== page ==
At least 16 people were killed and 30 wounded on Friday by a powerful blast apparently targeting the Shia Hazara ethnic minority at a crowded fruit market in Pakistan's Quetta city, officials said.
Body parts littered the scene and injured people screamed for help as black smoke cloaked the market after the explosion.
No group has claimed responsibility for the attack, but Balochistan - which borders Afghanistan and Iran - is Pakistan's largest and poorest province, rife with ethnic, sectarian and separatist insurgencies.
Provincial police chief Mohsin Butt said eight Hazara were among the 16 victims.
The Hazara, whose Central Asian features make them easily recognisable, are a soft target for Sunni militants, who consider them heretics.
They are so frequently targeted that they are forced to live in two protected enclaves in the city and are given a daily police escort to the market to stock up on supplies.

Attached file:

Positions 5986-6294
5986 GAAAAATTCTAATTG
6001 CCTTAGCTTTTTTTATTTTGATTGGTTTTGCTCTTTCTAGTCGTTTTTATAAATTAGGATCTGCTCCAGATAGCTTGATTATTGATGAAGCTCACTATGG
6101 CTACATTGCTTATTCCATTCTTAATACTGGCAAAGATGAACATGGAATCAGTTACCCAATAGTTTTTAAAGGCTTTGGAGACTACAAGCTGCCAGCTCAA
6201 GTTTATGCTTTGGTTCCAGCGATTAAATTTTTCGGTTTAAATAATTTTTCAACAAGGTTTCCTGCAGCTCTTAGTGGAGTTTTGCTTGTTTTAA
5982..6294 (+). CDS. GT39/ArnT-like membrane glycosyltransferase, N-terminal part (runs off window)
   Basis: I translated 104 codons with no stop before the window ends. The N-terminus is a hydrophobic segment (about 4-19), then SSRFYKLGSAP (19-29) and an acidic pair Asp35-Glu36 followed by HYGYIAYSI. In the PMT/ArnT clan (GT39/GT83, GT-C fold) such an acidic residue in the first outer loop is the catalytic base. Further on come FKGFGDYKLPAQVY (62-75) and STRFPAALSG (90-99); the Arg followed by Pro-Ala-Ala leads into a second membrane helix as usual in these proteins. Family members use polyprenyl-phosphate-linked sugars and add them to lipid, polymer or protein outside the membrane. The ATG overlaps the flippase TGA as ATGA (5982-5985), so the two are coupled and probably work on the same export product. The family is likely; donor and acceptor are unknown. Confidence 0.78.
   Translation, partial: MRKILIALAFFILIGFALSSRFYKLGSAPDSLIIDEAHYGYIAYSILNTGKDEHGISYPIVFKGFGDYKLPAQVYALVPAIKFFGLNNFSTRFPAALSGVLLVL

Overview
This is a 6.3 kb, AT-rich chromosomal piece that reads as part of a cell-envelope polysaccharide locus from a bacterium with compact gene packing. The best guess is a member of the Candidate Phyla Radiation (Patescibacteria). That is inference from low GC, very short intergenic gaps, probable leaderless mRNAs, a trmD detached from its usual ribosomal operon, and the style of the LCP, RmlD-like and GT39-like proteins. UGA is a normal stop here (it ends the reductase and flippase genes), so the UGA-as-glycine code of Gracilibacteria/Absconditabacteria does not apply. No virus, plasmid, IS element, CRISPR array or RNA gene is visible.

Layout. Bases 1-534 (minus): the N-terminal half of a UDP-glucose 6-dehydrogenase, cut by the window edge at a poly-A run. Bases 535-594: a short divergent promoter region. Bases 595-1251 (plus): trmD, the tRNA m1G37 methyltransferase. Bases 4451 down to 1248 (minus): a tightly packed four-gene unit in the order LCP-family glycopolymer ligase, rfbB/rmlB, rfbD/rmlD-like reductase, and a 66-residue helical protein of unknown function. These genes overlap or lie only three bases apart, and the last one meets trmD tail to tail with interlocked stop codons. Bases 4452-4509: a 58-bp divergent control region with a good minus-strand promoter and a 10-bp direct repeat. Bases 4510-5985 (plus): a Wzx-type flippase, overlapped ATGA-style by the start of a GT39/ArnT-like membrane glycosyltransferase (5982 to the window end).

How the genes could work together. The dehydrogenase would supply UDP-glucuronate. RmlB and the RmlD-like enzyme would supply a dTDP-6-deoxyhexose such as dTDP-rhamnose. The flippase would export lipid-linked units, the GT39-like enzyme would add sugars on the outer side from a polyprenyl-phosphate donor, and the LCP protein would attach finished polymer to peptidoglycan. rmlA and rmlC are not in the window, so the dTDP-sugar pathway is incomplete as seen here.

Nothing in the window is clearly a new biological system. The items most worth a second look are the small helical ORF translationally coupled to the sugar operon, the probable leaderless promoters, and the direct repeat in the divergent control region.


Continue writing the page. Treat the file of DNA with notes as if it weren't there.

Police chief Butt said the same had happened on Friday.
The bomb detonated near a site where produce was being loaded for distribution around the market.
'A huge bang'
"I was loading a small truck and I heard a huge bang and it seemed as if the earth beneath me had shaken and I fell down," said Irfan Khan, a labourer, from his hospital bed.
"The atmosphere was filled with black smoke and I could not see anything, I could hear people screaming for help and I was also screaming for help."
He said the air was "filled with the stinging smell of burnt human flesh".
Senior police official Abdul Razaq Cheema said the blast targetted the Hazarganji neighbourhood of Quetta.
Hazara make up roughly 500 000 of the city's 2.3 million people.
Amnesty International said the blast was a "painful reminder" of the many attacks suffered by the Hazara community in Quetta over the years, and called for the government of Prime Minister Imran Khan to give them better protection.
"Each time, there are promises that more will be done to protect them, and each time those promises have failed to materialise," wrote Omar Waraich, Amnesty's deputy director for South Asia.
Violence in Pakistan has dropped significantly since the country's deadliest-ever militant attack, an assault on a school in the northwestern city of Peshawar in 2014 that killed more than 150 people, most of them children.